The overall decrease in electricity generation was partially offset by renewable generation (including hydro, wind, solar, tidal and other sources), up 2.4% to 40.7 million MWh and nuclear generation, up 10.0% year over year to 7.4 million MWh.

Chart 3  Chart 3: Electricity generation and exports
Electricity generation and exports

Exports of electricity to the United States rose 8.7% to 4.9 million MWh in February, the fourth consecutive monthly year-over-year increase. Most exports originated in Quebec and Ontario. Imports of electricity from the United States, which tend to be volatile, increased 21.6% to 1.1 million MWh.

The impact of COVID-19 on the energy sector

Statistics Canada is closely monitoring the possible impacts of the COVID-19 pandemic on Canada's energy sector. When looking at the energy sector as a whole, COVID-19 did not appear to have a major impact in February. The month was marked by declining crude oil and natural gas prices, while the extraction, production and distribution of energy products were not substantially impacted. It is expected that in the coming months, there will be a more significant impact on the demand for energy products, directly attributable to physical distancing and declining economic activity.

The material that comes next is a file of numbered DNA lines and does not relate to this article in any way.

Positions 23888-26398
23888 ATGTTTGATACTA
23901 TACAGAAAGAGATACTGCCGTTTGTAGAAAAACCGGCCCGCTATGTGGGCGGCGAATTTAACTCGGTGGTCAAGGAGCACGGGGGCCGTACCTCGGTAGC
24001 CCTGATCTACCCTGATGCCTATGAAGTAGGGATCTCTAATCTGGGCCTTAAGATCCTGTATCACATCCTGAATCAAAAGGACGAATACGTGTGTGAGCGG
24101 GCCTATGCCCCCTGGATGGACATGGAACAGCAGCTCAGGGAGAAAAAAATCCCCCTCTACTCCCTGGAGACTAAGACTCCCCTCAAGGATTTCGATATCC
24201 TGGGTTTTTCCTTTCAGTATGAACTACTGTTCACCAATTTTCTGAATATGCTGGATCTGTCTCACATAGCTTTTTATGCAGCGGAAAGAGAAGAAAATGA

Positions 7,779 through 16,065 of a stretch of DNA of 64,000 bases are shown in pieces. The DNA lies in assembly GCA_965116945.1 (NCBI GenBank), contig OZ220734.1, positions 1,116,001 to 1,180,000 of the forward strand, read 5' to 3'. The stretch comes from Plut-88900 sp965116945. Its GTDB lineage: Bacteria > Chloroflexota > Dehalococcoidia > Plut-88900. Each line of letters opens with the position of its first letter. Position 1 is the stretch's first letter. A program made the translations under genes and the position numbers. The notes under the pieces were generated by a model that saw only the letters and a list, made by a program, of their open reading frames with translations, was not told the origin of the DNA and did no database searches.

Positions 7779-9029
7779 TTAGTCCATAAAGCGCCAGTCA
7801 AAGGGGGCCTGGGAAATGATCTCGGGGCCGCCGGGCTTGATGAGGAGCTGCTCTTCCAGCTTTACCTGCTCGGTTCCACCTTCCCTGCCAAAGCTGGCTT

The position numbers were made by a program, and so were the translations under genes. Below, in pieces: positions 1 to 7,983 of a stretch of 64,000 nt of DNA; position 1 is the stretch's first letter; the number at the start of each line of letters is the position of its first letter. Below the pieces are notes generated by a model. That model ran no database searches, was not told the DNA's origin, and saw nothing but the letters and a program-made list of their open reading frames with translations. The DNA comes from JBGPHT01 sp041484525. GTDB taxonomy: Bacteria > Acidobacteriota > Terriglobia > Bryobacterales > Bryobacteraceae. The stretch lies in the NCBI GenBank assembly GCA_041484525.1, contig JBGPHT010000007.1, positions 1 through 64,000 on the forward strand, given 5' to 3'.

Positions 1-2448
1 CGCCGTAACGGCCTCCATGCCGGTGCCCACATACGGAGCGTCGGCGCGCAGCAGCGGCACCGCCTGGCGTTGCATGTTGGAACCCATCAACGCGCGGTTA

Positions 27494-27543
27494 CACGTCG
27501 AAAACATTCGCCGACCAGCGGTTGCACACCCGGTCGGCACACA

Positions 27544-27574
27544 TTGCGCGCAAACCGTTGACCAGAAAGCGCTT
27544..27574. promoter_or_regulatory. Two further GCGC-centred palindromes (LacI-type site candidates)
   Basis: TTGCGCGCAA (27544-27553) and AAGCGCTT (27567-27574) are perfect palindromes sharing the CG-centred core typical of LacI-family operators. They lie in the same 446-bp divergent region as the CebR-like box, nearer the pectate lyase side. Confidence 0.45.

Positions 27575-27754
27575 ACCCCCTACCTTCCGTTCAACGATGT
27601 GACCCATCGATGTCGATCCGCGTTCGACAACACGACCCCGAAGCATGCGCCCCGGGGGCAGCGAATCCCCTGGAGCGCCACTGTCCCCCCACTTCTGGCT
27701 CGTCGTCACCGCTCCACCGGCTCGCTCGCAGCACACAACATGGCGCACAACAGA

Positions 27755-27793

Note to readers

The survey programs that support the energy statistics release include the following:

  • crude oil and natural gas, supply and disposition (survey number 2198, tables 25-10-0036-01, 25-10-0055-01 and 25-10-0063-01)—data from January 2019 to January 2020 have been revised.
  • energy transportation and storage (survey number 5300, tables 25-10-0075-01 and 25-10-0077-01)—data for January 2020 have been revised.
  • natural gas transmission, storage and distribution (survey numbers 2149, 5210 and 5215, tables 25-10-0057-01, 25-10-0058-01 and 25-10-0059-01).
  • supply and disposition of refined petroleum products (survey number 2150, table 25-10-0076-01).